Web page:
Baking, smoking, boiling, and frying are some ways you can cook your Thanksgiving turkey feast.
Some even make it in the crock pot.
Whatever method you choose, there are handling procedures you need to consider in the kitchen. "The FDA recommends that we do not stuff our birds anymore from a raw state. However, if you cook the turkey halfway through and then put the stuffing in then there's no bacteria concerns growing on the stuffing. A lot of it is that people just don't let the temperature of the stuffing get to the desirable where it's not going to have any bacteria on it so that would be a safety concern. And then leaving the bird out overnight to thaw is a big no-no," said Hy-Vee market manager Jeff Myers.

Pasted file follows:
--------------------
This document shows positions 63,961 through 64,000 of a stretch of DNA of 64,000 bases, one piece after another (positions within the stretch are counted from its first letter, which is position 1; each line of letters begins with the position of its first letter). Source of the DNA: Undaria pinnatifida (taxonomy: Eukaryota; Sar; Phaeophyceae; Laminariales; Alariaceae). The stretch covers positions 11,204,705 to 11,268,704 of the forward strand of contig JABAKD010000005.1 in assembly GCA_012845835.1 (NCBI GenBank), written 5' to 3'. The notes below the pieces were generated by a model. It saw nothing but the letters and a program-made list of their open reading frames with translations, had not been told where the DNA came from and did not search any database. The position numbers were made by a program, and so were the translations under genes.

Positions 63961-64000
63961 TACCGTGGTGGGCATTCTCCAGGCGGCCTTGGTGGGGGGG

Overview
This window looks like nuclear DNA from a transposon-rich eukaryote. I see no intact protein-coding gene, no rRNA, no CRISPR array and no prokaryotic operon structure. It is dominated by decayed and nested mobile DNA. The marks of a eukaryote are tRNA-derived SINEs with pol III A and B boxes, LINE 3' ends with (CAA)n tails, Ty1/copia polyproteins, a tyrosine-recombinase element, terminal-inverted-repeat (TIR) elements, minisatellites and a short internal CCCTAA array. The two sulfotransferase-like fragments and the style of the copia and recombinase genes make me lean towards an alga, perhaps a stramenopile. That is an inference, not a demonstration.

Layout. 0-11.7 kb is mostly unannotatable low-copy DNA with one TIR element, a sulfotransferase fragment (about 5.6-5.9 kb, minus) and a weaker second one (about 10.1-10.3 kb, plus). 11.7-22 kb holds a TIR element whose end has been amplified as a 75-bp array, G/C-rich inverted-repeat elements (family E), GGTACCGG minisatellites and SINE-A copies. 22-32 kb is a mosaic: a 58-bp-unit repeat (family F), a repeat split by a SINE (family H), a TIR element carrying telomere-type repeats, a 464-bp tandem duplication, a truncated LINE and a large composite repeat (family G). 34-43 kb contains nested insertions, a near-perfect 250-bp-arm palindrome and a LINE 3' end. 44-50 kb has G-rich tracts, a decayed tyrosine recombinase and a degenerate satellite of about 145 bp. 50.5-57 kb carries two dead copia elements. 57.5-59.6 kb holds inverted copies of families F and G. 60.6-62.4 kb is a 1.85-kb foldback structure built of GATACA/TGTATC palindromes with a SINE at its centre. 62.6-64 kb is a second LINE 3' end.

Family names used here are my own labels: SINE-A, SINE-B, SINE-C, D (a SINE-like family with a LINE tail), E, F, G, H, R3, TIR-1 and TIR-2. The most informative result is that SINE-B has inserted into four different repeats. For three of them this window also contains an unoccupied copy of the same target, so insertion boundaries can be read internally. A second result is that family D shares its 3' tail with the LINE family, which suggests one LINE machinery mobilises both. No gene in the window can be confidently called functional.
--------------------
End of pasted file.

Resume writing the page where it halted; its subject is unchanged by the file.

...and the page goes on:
Myers said you should let your bird thaw in the refrigerator for four hours per pound and the internal temperature should reach 165 degrees before serving.
Take your time while cooking. It's the leading cause of house fires on Thanksgiving Day.
"When you're cooking outside with the fryers we encourage you to make sure that you use those devices properly; follow the safety instructions. Don't cook under or near any structures especially under the carports or in garages. Do those outside in a safe location especially when they're safely away from children," said Jefferson City Interim Fire Chief Jason Turner.
Turner said fryer fires can cause extreme damage to homes because they spread very quickly in a closed location.
If you're going to use the fryer method, make sure your turkey is less than 15 to 16 pounds.
"If you get too big of a turkey, the oil spews over and that's when you've got that backlash of fire. Also make sure that your turkey is dry. [Make sure there's] no moisture on the turkey before putting it in the hot oil because the water reacting with the oil will cause splatter, and that will cause a safety concern," said Myers.
Always have a working smoke detector and never leave food unattended while cooking.